Giant Magellan Telescope: Chief scientists explain all about ‘alien planet hunter’ GMT

Once operational as expected in 2028, the telescope will perch on the summit of Chilean wilderness, housed in a 22-story-tall building already under construction. Here, in the high altitudes of the Atacama Desert, the ultra-dry air offers some of the clearest views of the night sky anywhere on Earth.

The giant telescope will boast 10 times the resolving power of the Hubble Space Telescope, revealing distant galaxies, the birth of stars, and even the compositions of alien exoplanet atmospheres.

A large fraction planet of stars do also have planets in the habitable zone.

Dr Rebecca Bernstein

Dr Cindy Hunt, VP of Development and Communications and Chief Scientist Dr Rebecca Bernstein revealed their confidence the telescope will be successful in discovering planets capable of supporting basic forms of alien life.

Dr Bernstein told “If I were a betting person, I would say that we will [find planets fit for alien life].

“When we started looking for extrasolar planets, we had no idea how many there would be.

“And now what we know there are planets around the vast majority of stars out there.


  • Space mystery: Astronomers detect first regular fast radio bursts

“Most stars form with a planetary system of more than one planet orbiting them.”

And although calculating whether such planetary systems lie in a zone hospitable enough for organic life, is a harder measurement to make, the chief scientist is confident this can be achieved.

She said: “A large fraction planet of stars do also have planets in the habitable zone.

“So every time we make progress at looking at our universe in this way we find Earth is not unique.

“It seems very unlikely to me Earth is the only planet that’s ever formed in the universe or even in our galaxy, that would have the right conditions to support life.

“Whether or not a planet is close enough to us, that we can make the measurements we need to make sensitive enough to demonstrate there’s organic life on that planet, I don’t know.

“So it’s just a matter of whether or not the situations are right for us to find these planets.”

The telescope’s almost-unparalleled size is due to the wide array of astronomy its designers intend to study, ranging from stellar evolution, galaxy evolution and understanding where the first objects came from in the universe.

Dr Hunt thinks this long list will only grow as our knowledge about the mechanics of the universe expands.

Starburst galaxy seen in incredible detail in Hubble image [PICTURES]
Eclipse prophecy: Preacher reveals end of the world claims [INSIGHT]
Comet discovery: NASA observatory reveals 4,000th comet [PICTURES]


  • NASA’s New Horizons photographs ‘alien’ sky in parallax experiment

She said: “I think one of the things that excites me most is all of the questions we don’t know to ask yet.

“I think every new big telescope finds things you don’t expect, and we have to dive in and figure it out.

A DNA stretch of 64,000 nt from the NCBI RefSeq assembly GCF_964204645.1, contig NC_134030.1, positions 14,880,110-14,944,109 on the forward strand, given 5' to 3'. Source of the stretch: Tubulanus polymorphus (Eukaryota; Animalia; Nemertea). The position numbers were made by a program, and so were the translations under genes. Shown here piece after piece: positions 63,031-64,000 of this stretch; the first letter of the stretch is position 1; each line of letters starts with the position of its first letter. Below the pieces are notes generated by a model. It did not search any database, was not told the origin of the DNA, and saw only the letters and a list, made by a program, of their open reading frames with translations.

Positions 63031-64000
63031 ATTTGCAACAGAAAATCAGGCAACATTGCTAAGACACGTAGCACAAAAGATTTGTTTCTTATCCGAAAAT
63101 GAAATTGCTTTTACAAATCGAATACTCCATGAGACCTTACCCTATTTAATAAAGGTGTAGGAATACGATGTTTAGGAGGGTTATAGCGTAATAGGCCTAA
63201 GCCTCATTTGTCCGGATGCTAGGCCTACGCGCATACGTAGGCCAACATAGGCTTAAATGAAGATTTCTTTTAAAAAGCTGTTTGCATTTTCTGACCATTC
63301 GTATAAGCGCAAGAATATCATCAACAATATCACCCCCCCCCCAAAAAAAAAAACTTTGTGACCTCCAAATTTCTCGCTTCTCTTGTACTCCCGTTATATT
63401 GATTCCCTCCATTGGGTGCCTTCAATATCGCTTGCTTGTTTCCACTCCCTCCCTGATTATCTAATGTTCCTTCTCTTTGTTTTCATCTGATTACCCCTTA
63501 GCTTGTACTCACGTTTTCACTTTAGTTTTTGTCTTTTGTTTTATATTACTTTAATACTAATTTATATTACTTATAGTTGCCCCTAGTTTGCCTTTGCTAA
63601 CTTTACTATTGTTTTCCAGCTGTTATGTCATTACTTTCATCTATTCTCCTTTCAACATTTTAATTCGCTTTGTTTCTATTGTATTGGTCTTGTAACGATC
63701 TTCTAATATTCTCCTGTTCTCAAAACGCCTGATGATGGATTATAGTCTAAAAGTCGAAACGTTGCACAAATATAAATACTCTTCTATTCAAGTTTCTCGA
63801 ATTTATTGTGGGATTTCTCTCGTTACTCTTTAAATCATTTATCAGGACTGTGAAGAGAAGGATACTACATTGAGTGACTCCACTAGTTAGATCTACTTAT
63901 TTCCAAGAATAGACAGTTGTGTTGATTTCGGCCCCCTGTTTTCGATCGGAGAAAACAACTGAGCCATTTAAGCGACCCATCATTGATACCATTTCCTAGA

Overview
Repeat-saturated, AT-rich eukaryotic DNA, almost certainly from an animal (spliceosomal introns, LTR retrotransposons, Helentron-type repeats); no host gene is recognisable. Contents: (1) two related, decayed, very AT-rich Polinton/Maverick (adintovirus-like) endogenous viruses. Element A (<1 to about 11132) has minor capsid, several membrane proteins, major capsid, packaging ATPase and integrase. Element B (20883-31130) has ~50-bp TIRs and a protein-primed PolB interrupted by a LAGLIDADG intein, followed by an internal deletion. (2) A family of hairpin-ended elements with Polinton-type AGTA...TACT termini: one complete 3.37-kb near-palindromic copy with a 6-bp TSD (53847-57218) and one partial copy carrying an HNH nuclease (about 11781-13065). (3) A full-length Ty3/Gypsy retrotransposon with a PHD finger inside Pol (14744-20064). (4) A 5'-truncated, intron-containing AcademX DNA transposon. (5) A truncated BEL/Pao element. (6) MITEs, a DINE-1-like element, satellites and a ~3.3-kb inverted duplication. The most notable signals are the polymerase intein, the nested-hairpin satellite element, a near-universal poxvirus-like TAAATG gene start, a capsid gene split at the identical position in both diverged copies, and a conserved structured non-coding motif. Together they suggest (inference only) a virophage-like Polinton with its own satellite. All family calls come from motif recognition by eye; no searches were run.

“And in my mind, these unknown unknowns are some of the most exciting things.”

Dr Bernstein explained the benefits of basing a telescope on Earth instead of putting one into orbit involve the ability to use the latest and best technology.

She said: “The most important thing about being able to get a super-sharp image and the most important thing for being able to collect a lot of light and see very faint things is the size of the telescope.

“Right now the biggest telescope in space is about two and a half metres, about 100 inches and the biggest telescopes we have on Earth are 10 metres in diameter.

“For the wavelengths we’re talking about – optical or near-infrared wavelengths.

“So you can get better resolution, you can just get a sharper image and you can see much, much fainter things.

“The other thing is you have much more modern technology on the ground because it takes years and years and years – decades, in fact – to launch a telescope into space.

“And so by the time you launch a telescope into space you are guaranteed to be launching old technology.

“And the other thing is that if you launch a telescope, the telescope has to survive liftoff.

“So things are very limited to being much more robust and so again, we have many more options for the use of sensitive equipment on the ground than we do in space.

“So there’s just a lot of things that are easier to do on the ground that lead to better observations and some in most cases.”

Both scientists were also keen to stress the importance of working with women on the GMT team – and in science in general.

Dr Hunt said: “Science needs really creative thinking to really come up with new ideas, new explanations, new approaches, and the only way to do that is to have a diversity of thought.

“And women are half the Earth, representing the half the Earth’s brainpower.

“If there’s a kid out there excited about looking for these signatures of life on other planets, I want them to have the ability to study that if that’s what they really want to do.

“We never know where the next great brain and science is going to come from and I don’t want there to be any barriers to stop somebody who wants to study anything approaching these questions.”

Dr Bernstein added: “It is simply demonstrable that the more variety you have in people’s backgrounds, the more creativity and the more different approaches you’re going to have to any problem.”

Source: Read Full Article